03:46 GMT25 June 2021
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    The Fernandina Giant Tortoise is one of 14 giant tortoise species found in the Galapagos Islands, but only ten of them are known to have survived human settlement and overhunting for food.

    A giant tortoise discovered on Ecuador's Galapagos Islands has been verified as being from a species that was considered extinct for the last 115 years, Gustavo Manrique, Ecuador's Environment Minister, confirmed on Twitter, writing that hope is "still there."

    DNA analysis has revealed that the adult female discovered in 2019 is a Fernandina Giant Tortoise (Chelonoidis phantasticus). Yale University scientists compared samples from the female to the remains of a male of the species to prove the linkage.

    "It was believed extinct more than 100 years ago! We have reconfirmed its existence. The tortoise of the species Chelonoidis phantasticus was found in Galapagos," the minister wrote in a post.

    ​The last time the species was seen and subsequently killed by an expedition, was in 1906. The rediscovery occurred in 2019 during an expedition to the island of Fernandina in the archipelago's western Ecuadorian region. During the mission, researchers from the Galapagos National Park and the Galapagos Conservancy discovered the animal buried deep behind a mound of bush after crossing a three-mile length of hardened lava flow.

    "As a biologist and someone who has dedicated my life to the pursuit of animals believed extinct, this is by far my greatest scientific accomplishment and proudest moment," Forrest Galante, the leader of the expedition, is quoted as saying in the Daily Mail report regarding the confirmation of the rediscovery.
    Fernandina Giant Tortoise, thought to have been extinct for ~113 years
    Fernandina Giant Tortoise, thought to have been extinct for ~113 years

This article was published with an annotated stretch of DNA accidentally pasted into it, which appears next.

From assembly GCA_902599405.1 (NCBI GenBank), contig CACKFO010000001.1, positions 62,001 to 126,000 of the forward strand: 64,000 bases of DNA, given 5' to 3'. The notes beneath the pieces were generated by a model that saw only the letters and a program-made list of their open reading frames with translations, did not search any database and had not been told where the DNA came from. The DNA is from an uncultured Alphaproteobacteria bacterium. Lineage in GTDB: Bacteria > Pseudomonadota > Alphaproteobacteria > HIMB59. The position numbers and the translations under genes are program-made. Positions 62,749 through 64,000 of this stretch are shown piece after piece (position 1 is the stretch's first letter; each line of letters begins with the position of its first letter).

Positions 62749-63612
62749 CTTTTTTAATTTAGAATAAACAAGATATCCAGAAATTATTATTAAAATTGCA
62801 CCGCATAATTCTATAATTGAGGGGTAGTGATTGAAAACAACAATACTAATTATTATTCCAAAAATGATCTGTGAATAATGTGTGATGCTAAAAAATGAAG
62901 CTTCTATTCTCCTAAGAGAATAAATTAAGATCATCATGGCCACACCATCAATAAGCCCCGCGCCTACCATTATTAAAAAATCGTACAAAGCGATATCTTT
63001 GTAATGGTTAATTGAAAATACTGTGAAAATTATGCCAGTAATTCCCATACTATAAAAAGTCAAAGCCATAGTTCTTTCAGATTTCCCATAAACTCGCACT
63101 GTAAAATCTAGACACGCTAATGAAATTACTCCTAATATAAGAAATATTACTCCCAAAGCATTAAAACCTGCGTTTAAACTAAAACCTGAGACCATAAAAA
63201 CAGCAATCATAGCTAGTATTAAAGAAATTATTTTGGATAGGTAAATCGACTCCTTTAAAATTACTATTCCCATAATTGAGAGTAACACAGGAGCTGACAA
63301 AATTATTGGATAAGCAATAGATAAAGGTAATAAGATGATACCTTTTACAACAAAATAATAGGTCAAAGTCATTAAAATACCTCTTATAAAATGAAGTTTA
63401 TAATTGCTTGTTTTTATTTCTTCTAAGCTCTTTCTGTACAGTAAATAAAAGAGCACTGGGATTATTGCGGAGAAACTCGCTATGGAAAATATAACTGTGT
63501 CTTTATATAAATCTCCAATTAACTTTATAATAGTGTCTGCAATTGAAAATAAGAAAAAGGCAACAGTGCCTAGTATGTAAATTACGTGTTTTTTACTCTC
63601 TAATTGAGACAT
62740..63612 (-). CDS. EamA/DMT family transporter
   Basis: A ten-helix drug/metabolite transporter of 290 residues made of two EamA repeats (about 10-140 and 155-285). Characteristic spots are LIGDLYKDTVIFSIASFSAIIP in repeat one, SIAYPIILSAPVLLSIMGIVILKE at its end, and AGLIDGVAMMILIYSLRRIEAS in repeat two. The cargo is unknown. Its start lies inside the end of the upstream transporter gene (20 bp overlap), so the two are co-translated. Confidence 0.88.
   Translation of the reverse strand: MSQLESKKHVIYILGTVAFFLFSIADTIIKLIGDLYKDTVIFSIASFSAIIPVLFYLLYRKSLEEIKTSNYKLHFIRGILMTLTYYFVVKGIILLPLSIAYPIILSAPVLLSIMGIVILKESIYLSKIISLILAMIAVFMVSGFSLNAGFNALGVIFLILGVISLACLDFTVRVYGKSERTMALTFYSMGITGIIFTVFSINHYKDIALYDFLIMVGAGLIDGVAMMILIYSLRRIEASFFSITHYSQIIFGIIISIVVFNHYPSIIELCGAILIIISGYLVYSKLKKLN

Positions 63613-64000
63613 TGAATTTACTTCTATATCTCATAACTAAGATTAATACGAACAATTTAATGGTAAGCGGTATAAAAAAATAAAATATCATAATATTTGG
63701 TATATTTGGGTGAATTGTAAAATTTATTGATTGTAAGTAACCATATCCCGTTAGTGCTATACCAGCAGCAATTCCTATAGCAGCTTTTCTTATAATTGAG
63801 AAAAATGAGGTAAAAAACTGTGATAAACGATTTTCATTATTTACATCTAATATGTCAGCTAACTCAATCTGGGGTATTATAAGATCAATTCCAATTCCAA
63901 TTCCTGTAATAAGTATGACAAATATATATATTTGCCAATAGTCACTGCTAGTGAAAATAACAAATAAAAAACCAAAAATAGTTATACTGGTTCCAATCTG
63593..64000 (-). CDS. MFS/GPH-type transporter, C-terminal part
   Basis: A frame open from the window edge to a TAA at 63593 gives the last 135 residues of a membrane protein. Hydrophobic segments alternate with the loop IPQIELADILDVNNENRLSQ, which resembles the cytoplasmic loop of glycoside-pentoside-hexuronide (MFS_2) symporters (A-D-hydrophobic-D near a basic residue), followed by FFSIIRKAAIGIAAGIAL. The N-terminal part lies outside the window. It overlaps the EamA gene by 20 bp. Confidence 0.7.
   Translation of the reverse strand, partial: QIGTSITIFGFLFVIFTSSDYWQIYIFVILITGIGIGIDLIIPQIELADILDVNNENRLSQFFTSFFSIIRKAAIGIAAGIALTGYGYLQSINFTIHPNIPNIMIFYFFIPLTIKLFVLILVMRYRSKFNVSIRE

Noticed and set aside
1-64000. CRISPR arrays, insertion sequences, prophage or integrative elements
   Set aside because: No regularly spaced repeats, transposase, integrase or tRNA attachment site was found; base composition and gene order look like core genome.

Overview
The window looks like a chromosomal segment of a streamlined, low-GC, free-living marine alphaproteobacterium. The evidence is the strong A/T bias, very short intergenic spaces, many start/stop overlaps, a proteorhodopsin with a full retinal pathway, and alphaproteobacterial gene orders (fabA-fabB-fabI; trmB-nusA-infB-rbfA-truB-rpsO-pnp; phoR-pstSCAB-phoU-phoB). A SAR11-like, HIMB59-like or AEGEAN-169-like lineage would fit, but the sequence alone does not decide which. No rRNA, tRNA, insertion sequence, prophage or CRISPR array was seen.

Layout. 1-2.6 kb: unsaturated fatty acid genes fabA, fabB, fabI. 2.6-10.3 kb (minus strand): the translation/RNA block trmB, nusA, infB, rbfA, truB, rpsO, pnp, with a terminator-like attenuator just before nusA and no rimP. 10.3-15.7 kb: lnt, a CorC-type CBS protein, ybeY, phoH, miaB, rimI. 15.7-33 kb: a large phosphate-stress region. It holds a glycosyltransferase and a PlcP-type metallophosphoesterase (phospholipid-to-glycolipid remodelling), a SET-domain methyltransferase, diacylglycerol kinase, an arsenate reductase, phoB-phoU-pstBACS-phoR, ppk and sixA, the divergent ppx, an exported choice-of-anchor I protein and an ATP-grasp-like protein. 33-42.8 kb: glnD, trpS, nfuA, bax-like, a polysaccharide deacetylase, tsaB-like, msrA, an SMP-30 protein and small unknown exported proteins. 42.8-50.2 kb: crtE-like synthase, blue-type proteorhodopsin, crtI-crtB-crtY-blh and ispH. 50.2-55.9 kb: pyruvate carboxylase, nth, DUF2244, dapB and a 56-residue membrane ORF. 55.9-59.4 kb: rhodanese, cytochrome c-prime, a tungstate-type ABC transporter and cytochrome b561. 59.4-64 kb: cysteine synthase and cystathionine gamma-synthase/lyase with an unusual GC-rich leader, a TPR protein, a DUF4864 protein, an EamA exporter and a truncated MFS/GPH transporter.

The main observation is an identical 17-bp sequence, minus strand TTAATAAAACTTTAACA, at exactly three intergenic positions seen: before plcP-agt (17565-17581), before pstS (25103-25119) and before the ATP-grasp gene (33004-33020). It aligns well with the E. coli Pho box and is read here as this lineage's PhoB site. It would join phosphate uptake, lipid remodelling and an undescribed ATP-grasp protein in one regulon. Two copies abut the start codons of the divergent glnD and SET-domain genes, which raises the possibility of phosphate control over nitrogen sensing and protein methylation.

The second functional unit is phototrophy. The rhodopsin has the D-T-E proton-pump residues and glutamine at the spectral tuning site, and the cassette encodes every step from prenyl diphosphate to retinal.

Galante likened the tortoise to Lonesome George, the last known Pinta Island tortoise, who died in 2012 at roughly 100 years of age.

    "Much like Lonesome George was an icon of extinction, I believe she can become an icon of wildlife hope. She's the rarest tortoise, if not animal, in the entire world and one of the largest discoveries in the Galapagos in the last century," he added.

    The Galapagos National Park said in a statement released on its Facebook page that park rangers together with scientists from the Galapagos Conservancy of the Giant Tortoise Restoration Initiative (GTRI) are planning for the second half of this year an expedition to return to Fernandina Island in search for more individuals of this species in areas where signs of the presence of the tortoise have been found.

    According to media reports, the species was assumed to be extinct due to volcanic eruptions in previous ages, although there have been anecdotal sightings indicating that a tiny few may still remain on the island. The IUCN red list included the Fernandina Giant Tortoise as "critically endangered (possibly extinct)," due to those unproven sightings.


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    red list, extinct species, extinct animals, extinction, tortoise, tortoises, Galapagos Islands, Ecuador
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